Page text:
Background: The interindividual variability in the health-related efficacy of regular endurance training is high. This impedes on the individual optimization of preventive training prescriptions when optimal efficacy is intended. As a consequence, health-gains remain below what could be achieved. Practicable predictors of an individual's responsiveness to physical exercise would offer a solution to this problem. Therefore, the present study aims to test the association of acute changes in indicators of metabolic health after an exhaustive exercise test and the respective chronic changes in response to an endurance training program.
Methods: Fasting blood samples of healthy, untrained, non-smoking subjects (n=12, age 49 ± 7 years; body mass index 29 ± 4; maximum oxygen uptake 34 ± 7 ml · min(-1) · kg(-1)) were collected before and 1 hour after an exhaustive exercise test as well as after a 4 week supervised training period (walking / running 4 times per week at 60 % heart rate reserve).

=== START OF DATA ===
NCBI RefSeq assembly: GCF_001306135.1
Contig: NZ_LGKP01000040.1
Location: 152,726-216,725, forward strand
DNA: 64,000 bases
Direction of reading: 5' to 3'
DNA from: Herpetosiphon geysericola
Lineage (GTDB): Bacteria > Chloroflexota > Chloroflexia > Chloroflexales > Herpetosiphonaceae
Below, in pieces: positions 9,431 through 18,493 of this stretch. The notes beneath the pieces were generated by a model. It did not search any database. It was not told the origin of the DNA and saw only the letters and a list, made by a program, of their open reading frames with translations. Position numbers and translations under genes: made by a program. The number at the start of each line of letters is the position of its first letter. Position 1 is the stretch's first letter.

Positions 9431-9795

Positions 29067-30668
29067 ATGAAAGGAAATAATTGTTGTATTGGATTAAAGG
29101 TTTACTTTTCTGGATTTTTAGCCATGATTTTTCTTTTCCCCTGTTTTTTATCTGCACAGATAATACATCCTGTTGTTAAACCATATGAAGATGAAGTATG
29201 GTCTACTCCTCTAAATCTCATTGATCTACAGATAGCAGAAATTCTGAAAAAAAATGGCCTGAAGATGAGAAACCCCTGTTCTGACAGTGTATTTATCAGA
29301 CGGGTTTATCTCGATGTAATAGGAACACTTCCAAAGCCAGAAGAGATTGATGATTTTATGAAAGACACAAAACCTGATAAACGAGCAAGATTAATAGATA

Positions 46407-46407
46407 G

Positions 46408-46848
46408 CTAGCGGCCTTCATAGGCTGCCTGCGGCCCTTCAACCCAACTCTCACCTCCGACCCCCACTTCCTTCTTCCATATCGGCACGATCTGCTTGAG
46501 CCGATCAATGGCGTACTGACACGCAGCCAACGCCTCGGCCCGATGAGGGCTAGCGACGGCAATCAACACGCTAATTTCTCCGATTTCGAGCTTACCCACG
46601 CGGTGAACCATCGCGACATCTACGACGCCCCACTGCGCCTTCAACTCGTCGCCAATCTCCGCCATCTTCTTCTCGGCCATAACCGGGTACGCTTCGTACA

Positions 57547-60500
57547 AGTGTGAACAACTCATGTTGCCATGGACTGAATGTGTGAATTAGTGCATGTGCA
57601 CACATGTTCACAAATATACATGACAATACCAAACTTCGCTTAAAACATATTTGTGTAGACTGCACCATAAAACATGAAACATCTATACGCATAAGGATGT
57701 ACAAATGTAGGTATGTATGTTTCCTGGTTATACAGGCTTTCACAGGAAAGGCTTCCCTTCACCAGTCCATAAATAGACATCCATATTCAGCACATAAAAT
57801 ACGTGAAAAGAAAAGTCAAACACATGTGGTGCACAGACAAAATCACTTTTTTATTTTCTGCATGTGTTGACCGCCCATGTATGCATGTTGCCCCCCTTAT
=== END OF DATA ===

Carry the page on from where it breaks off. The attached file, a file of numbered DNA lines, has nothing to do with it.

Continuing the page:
Results: A close linear relationship between acute and chronic changes could be demonstrated for insulin concentration (p=0.001; r=0.83), the fasting indicator of insulin sensitivity HOMA-IR (p<0.001; r=0.78) and non-esterified fatty acid concentration (p=0.001; r=0.88). No association became apparent for standard blood lipid parameters.
Conclusion: It is concluded that the magnitude of acute exercise-induced changes in indicators of insulin sensitivity and non-esterified fatty acid concentration is a promising candidate for the prediction of chronic training induced changes in the respective parameter. However, further studies are needed to assess predictive accuracy.
Trial registration: www.clinicaltrials.gov NCT00934206 http://www.clinicaltrials.gov/ct2/show/NCT00934206.